“It is not only the government of policies, it is not only the behaviors of individuals, it’s the ongoing collusion of Corporate America who profited off of the [backs] of African Americans,” Johnson tells theGrio. “It wasn’t just a function of a region of the country in the South or local governments or the federal government. It was the ongoing participation of all society.”
In the midst of a new push for racial equity, 100 years after the displacement of 10,000 people and destruction of 35 blocks of the affluent Black enclave, President Joe Biden will travel to Greenwood on Tuesday. According to Biden Senior Advisor, Cedric Richmond, the administration is “recognizing the moment and we hope to meet the moment.”
Cedric Richmond speaks at a press conference on Capitol Hill on February 14, 2018 in Washington, DC. (Photo by Aaron P. Bernstein/Getty Images)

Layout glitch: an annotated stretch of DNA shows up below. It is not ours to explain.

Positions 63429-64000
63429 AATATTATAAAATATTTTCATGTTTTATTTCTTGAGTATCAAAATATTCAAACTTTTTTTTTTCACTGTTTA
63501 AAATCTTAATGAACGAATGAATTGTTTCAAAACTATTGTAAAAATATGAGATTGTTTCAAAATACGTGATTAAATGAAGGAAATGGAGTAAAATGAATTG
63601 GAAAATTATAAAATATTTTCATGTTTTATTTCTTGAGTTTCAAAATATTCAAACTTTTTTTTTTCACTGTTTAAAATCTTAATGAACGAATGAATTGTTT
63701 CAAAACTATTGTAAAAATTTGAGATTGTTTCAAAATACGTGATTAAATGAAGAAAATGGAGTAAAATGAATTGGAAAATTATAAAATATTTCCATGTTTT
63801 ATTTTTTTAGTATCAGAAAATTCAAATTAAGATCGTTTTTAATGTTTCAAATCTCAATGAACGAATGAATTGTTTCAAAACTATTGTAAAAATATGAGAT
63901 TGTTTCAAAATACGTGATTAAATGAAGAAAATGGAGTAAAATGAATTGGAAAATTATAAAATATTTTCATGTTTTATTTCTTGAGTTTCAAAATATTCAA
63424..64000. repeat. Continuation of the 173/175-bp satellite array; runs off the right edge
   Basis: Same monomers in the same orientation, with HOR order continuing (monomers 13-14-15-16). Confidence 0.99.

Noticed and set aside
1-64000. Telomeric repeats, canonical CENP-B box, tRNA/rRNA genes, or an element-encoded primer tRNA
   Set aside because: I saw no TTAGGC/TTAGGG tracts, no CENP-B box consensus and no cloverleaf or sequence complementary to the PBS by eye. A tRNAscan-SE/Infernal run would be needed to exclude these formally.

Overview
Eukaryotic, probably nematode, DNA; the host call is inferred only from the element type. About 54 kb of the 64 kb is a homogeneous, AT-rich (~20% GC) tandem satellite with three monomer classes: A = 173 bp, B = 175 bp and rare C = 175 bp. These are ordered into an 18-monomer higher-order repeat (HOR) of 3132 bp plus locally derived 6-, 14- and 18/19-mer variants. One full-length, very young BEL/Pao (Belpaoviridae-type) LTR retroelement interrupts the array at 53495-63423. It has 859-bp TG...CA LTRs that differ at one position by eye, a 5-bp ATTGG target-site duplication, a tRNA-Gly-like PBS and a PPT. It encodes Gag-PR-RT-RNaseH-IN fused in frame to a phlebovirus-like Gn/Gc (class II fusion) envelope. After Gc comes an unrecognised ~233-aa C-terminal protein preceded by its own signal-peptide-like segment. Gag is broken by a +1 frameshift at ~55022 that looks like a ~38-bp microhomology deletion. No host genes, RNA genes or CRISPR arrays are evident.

Richmond, who also heads the White House Office of Public Engagement, said the president will connect his “racial equity agenda” and the “economy” to the visit.
President Biden plans to meet with the remaining three living survivors of the Tulsa Race Massacre who are now centenarians. The survivors were children at the time of the massacre. Another portion of the president’s trip to the historic area is to visit the Greenwood Cultural Center.
President Biden is expected to tell the story of the town and then of its downfall. Richmond underscored “it is a story in this country most people don’t know.”
As the story goes, a Black man and white woman were in an integrated elevator in a building. The white woman screamed for no apparent reason except for fear of a Black man. The scream began a chain of events that ended in death and the destruction of a town that was both the hope and dream of the slave of yesterday and the people of today.